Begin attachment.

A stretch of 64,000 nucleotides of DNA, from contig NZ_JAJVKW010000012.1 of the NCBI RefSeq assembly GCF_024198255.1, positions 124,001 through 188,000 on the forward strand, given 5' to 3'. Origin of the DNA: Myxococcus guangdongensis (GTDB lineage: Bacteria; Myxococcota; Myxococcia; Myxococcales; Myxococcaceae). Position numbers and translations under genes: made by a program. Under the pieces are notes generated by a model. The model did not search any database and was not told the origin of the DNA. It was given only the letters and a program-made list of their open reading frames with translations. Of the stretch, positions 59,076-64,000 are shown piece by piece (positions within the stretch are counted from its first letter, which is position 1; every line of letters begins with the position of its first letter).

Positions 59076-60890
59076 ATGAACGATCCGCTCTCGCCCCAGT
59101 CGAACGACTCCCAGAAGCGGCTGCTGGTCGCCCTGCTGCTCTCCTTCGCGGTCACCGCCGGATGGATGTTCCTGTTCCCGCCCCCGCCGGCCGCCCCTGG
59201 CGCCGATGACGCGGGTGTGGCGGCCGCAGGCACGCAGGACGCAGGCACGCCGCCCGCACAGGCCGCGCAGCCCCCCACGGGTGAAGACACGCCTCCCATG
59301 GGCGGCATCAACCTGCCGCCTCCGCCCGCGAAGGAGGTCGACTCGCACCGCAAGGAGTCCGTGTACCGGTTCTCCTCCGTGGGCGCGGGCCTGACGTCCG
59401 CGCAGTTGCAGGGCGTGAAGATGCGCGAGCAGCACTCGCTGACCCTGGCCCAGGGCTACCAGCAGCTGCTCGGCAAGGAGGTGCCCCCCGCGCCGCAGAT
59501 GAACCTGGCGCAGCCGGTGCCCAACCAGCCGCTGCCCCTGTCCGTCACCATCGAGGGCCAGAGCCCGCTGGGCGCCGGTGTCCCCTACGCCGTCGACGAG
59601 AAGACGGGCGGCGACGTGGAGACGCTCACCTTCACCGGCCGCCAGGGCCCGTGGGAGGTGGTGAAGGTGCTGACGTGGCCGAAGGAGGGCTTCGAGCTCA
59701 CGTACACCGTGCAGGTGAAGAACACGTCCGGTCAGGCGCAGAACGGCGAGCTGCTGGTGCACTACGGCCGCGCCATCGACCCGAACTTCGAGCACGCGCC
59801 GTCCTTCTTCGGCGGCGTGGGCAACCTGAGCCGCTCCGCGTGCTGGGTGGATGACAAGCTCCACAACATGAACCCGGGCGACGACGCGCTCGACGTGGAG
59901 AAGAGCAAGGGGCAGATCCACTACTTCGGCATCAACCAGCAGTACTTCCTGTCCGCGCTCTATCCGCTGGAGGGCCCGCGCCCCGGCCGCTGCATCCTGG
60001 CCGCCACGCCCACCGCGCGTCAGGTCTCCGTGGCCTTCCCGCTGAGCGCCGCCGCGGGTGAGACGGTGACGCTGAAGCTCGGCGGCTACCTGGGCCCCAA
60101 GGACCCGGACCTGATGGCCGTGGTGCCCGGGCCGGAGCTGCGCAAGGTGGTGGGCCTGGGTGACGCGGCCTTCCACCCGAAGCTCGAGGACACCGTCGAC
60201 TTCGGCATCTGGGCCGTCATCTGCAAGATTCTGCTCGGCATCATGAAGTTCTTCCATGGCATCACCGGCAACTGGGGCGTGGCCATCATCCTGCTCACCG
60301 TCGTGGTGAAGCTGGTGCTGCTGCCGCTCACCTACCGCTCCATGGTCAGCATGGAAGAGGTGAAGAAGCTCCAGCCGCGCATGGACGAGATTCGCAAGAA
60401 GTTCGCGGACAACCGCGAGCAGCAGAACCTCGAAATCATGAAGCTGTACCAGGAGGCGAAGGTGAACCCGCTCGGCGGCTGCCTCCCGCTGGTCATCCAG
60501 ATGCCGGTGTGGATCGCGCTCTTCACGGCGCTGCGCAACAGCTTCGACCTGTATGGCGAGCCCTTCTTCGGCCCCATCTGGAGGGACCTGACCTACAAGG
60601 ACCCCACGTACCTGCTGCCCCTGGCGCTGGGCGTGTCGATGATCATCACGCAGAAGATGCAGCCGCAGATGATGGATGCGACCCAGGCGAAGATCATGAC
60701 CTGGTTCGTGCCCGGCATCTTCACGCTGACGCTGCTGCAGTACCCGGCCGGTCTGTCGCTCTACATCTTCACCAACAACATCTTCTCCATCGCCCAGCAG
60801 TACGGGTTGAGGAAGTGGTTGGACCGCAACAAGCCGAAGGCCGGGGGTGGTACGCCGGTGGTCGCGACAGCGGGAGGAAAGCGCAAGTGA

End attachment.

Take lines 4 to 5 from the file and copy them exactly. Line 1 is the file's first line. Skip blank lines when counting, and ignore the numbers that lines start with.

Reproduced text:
59101 CGAACGACTCCCAGAAGCGGCTGCTGGTCGCCCTGCTGCTCTCCTTCGCGGTCACCGCCGGATGGATGTTCCTGTTCCCGCCCCCGCCGGCCGCCCCTGG
59201 CGCCGATGACGCGGGTGTGGCGGCCGCAGGCACGCAGGACGCAGGCACGCCGCCCGCACAGGCCGCGCAGCCCCCCACGGGTGAAGACACGCCTCCCATG